In various embodiments, a universal cover may be provided to establish a standardized burn-in socket (BIS) cover touchdown area to enable a single actuator assembly to be used for automatic loading and unloading of semiconductor devices in a BIS. While the scope of the present invention is not limited in this regard, in various embodiments the standardized or universal cover may be formed of a plastic such as an injection molded plastic, a metal or other such resilient material. Accordingly, embodiments may provide for a standardized universal BIS cover to enable a single load/unload actuator plate of an actuator assembly to be used for sockets having different body sizes. Note that while a single sized top portion of a burn-in cover may be provided, embodiments may enable different dimensions on a bottom portion of the universal cover to enable mating with multiple different burn-in socket sizes, as will be discussed further below.
Referring now to FIG. 1, shown is a plan view of a universal cover in accordance with one embodiment of the present invention. As shown in FIG. 1, cover 10 may be a three dimensional frame having an open portion 20 and a peripheral frame portion 30. As shown in FIG. 1, each corner of frame portion 30 may include a tab member 15 to enable touch down of corresponding actuator pins of an actuator assembly. Note that in different embodiments, tabs 15 may be formed of insert molded metal or injection molded plastic to provide a contact area for touch down of actuator pins. More specifically, by the provision of a universal cover, an actuator assembly may have a fixed set of pins to provide for load/unload operations using a single actuator plate with fixed actuator pin locations.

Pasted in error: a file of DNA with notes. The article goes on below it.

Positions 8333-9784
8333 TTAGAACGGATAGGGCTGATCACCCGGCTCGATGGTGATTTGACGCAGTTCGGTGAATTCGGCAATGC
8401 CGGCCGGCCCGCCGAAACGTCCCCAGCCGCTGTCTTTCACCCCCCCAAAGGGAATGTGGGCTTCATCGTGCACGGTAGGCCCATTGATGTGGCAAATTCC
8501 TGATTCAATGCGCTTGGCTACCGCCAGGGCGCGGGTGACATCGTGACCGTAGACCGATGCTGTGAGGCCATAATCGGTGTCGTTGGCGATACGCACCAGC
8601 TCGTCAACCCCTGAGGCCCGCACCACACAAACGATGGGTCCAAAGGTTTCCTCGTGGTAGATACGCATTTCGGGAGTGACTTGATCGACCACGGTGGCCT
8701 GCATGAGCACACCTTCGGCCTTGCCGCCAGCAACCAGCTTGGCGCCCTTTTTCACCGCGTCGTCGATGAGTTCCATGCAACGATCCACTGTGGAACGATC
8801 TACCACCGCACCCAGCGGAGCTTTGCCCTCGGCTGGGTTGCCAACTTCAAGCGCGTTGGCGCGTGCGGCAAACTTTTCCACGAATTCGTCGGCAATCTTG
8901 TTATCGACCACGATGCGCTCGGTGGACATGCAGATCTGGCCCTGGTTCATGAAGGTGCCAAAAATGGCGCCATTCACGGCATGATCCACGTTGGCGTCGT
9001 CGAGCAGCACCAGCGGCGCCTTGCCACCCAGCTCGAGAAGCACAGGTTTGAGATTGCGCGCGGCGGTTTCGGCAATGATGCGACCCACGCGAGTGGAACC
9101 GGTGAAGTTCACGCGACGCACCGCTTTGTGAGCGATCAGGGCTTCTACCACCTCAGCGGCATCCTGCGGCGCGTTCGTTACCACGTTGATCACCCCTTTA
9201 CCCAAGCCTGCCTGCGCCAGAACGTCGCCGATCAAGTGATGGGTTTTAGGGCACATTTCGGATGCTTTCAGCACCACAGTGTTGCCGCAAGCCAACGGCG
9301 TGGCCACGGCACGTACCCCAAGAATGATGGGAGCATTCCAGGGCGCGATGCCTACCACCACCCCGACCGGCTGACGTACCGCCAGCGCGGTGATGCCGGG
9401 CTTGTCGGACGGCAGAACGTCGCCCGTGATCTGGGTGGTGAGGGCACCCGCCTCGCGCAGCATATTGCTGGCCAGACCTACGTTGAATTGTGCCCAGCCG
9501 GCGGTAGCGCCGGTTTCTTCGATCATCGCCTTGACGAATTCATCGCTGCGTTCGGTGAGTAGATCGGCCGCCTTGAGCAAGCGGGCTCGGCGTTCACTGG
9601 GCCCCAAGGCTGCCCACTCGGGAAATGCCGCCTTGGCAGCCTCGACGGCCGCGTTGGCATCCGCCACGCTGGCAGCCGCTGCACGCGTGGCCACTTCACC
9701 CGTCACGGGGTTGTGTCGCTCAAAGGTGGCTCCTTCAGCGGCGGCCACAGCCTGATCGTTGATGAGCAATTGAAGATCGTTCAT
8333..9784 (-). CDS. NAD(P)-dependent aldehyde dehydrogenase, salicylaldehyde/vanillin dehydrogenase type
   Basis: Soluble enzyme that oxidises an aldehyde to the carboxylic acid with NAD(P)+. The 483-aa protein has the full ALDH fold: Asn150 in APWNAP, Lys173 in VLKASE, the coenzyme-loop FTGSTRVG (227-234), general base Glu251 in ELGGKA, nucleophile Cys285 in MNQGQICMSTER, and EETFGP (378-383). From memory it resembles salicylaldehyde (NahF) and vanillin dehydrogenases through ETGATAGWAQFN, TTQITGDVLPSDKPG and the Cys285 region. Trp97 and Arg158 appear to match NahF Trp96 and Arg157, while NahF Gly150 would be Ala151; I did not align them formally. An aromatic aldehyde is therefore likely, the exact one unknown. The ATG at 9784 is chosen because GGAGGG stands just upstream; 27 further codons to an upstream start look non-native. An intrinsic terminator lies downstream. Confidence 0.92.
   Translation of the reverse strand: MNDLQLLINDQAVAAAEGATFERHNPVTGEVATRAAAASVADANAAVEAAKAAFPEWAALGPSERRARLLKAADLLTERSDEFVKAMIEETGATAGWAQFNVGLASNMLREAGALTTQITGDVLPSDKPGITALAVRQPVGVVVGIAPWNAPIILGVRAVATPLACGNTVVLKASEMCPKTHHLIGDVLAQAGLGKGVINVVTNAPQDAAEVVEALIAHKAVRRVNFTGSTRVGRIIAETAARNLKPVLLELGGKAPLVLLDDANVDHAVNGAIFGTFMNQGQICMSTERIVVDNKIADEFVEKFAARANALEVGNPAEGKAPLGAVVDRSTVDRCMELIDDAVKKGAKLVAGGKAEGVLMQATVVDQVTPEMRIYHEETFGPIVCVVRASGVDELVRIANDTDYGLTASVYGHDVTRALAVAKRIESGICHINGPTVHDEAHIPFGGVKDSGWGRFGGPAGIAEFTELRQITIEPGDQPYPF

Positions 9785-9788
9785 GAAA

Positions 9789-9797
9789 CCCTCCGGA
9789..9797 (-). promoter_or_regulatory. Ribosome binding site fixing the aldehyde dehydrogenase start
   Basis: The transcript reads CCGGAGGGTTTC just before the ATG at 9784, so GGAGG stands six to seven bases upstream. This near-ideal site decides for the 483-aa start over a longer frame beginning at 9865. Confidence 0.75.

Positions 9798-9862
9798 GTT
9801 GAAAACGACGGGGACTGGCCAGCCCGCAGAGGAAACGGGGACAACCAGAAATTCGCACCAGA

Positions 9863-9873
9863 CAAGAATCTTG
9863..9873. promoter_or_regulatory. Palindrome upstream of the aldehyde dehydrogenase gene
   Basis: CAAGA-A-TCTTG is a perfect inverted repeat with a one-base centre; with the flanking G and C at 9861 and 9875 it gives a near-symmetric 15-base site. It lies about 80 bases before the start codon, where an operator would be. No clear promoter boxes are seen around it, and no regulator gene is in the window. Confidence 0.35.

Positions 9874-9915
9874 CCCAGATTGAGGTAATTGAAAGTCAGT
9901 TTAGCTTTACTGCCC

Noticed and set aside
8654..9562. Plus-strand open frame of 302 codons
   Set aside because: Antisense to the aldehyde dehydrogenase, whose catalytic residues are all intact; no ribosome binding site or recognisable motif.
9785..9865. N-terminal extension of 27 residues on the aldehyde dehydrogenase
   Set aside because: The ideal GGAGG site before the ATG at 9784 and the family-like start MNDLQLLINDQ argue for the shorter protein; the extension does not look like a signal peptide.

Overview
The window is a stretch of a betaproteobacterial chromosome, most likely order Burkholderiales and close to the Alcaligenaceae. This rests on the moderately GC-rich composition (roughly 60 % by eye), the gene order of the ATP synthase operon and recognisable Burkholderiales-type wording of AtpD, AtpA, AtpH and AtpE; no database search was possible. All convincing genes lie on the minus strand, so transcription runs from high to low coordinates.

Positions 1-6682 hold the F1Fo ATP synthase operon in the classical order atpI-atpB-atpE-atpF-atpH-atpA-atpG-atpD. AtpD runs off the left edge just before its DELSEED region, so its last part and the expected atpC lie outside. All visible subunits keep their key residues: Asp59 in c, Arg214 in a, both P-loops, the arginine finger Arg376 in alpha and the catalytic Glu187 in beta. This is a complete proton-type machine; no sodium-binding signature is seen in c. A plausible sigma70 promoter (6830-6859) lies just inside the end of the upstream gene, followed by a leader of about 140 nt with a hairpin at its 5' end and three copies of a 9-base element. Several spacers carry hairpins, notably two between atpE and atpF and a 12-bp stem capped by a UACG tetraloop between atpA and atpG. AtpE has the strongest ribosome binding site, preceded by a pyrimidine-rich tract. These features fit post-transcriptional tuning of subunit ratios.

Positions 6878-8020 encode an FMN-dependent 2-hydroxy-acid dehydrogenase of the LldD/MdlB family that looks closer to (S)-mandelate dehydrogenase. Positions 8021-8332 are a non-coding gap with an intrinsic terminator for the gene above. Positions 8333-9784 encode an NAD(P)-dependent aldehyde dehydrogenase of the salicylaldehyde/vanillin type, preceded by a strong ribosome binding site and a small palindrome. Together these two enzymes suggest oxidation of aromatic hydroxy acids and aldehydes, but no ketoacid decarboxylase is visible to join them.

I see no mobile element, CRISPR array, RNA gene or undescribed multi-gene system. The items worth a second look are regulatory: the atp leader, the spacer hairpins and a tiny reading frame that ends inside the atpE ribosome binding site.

While shown in the embodiment of FIG. 1 as including four such tabs, the scope of the present invention is not limited in this regard, and different numbers (i.e., greater or fewer) may be present in different embodiments. Further, in different implementations different orientations and shapes of cutouts and so forth within frame portion 30 may be provided to enable mating with actuator pins or other actuator mechanisms of different actuator assemblies.
In many different implementations, multiple universal covers may be provided having the same exterior dimensions and the same top cover dimensions (i.e., the top portion shown in FIG. 1). However, as seen in FIGS. 5A. 5B. 5C, to enable a commonly dimensioned universal cover 10 with differently sized burn-in sockets, a bottom portion of the different universal covers may take different dimensions to enable contact of the universal covers with differently sized burn-in sockets. For example, touch points 25 may extend to different extents into a central void of cover 10.